It is told to me that some of the "Facebookers" that are against apartment development in Rowlett don't really exist. I am told they are fictitious and names are created solely for the defeat of apartments. Folks, I guess that's kinda smart, but really, really, sad. It suggests that there is a conscious effort to organize and plan citywide to defeat all future apartment development.
Apartments are not bad. They serve a very special need that any major community might have. Even very small towns have some need for rental units. Can apartment projects be bad for a neighborhood? Of course they can. It all depends on the management and the code enforcement of the individual projects. Overwhelmingly, most owners want their property well maintained and filled with good tenants. Good managers want good performance out of their apartments because they will get fired by the above owners if good management is absent. Finally, good tenants want to live in good apartment projects. None of the above are exaggerations. They are simple concepts that any intelligent observer should be able to recognize.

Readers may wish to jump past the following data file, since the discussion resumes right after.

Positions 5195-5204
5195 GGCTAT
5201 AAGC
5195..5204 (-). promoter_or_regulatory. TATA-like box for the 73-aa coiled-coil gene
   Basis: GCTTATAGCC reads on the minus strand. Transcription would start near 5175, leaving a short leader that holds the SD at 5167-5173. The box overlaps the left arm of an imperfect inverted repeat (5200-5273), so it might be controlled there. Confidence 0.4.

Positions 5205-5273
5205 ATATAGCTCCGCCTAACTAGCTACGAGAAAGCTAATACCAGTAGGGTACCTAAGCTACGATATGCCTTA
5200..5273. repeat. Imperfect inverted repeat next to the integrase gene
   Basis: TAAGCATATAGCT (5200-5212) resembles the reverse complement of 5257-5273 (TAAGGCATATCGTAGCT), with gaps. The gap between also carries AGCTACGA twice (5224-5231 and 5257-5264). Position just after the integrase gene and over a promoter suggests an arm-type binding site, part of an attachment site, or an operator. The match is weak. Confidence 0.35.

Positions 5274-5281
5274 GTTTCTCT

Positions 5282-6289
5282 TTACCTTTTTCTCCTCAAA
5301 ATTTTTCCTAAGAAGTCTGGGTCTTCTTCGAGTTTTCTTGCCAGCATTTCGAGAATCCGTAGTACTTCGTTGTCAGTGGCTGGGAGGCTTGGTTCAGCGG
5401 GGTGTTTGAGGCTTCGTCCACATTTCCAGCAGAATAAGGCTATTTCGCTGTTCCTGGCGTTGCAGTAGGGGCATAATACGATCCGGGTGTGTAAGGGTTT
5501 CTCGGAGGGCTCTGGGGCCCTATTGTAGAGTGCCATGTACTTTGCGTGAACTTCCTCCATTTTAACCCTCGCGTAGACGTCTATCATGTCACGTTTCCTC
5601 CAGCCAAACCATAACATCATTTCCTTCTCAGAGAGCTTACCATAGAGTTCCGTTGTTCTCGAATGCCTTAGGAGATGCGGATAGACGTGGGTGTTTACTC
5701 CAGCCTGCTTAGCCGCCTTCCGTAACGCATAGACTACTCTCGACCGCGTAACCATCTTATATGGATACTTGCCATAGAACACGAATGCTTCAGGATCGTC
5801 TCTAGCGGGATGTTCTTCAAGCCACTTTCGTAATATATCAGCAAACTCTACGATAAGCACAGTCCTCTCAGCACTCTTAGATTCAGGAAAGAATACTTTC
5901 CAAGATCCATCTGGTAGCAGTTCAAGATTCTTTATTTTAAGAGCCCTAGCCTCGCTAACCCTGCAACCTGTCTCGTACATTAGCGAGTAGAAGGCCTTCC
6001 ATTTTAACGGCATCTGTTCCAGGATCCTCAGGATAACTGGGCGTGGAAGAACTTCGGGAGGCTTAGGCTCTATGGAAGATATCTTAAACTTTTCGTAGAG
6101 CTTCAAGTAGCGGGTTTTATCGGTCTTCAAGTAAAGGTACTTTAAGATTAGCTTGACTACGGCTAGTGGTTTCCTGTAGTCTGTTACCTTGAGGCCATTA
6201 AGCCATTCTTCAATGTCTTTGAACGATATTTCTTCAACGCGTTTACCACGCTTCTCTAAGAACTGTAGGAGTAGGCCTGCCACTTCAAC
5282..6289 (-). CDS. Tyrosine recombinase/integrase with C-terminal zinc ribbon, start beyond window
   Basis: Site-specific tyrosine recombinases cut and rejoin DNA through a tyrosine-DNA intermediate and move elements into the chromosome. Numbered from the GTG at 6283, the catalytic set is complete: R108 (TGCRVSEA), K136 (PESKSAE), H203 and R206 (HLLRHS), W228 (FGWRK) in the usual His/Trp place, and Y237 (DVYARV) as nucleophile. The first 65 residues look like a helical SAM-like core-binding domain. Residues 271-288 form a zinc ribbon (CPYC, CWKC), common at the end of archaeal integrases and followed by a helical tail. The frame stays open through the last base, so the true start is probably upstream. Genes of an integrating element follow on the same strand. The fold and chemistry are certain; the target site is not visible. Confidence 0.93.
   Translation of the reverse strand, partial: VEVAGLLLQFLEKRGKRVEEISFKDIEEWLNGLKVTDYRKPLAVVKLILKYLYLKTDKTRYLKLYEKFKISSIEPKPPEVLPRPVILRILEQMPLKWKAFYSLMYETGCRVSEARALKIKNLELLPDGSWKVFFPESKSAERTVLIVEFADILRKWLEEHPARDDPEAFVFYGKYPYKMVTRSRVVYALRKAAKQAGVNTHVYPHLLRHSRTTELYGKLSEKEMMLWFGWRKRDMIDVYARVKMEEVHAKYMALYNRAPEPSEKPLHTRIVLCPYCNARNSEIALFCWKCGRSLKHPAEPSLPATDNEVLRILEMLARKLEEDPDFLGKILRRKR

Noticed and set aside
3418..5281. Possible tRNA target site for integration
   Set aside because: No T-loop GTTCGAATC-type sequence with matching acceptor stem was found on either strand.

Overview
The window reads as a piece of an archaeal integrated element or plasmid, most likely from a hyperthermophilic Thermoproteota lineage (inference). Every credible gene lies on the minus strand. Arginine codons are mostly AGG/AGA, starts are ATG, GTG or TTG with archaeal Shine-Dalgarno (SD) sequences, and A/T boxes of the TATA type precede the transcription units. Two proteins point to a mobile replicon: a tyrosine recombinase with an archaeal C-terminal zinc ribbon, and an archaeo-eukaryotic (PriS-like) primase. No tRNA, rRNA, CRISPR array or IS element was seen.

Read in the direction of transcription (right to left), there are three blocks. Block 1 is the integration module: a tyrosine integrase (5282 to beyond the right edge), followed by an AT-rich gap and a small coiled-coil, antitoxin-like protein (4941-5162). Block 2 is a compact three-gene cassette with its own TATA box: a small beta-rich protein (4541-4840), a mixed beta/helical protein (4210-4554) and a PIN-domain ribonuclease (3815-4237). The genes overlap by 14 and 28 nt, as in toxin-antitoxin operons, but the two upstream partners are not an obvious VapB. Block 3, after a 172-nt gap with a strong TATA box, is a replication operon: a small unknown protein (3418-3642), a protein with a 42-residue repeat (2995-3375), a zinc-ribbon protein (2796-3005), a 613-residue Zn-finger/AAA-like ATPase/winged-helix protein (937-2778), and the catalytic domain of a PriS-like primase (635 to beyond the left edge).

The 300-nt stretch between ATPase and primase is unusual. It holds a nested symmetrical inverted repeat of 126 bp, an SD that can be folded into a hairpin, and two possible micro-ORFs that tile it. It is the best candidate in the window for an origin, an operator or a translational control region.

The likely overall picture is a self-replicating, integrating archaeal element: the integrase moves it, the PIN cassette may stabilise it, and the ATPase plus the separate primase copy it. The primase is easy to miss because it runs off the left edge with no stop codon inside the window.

Are there exceptions? Of course, but usually the exceptions are located in very bad neighborhoods. Most are old projects that deteriorated right along with the neighborhoods they were in. They did not cause the deterioration. Economics did. The same economic forces that worked on the neighborhood worked against the apartment project at the same time. We live in a MSMA (Major Statistical Metropolitan Area) of several million people. In the entire Dallas/Ft. Worth area, I would love to see any evidence whereby an apartment project caused the deterioration of any neighborhood. ANY EVIDENCE. Apartments are structures. They are inanimate objects. They don't cause any problems. Management of those apartments and other economic forces CAN.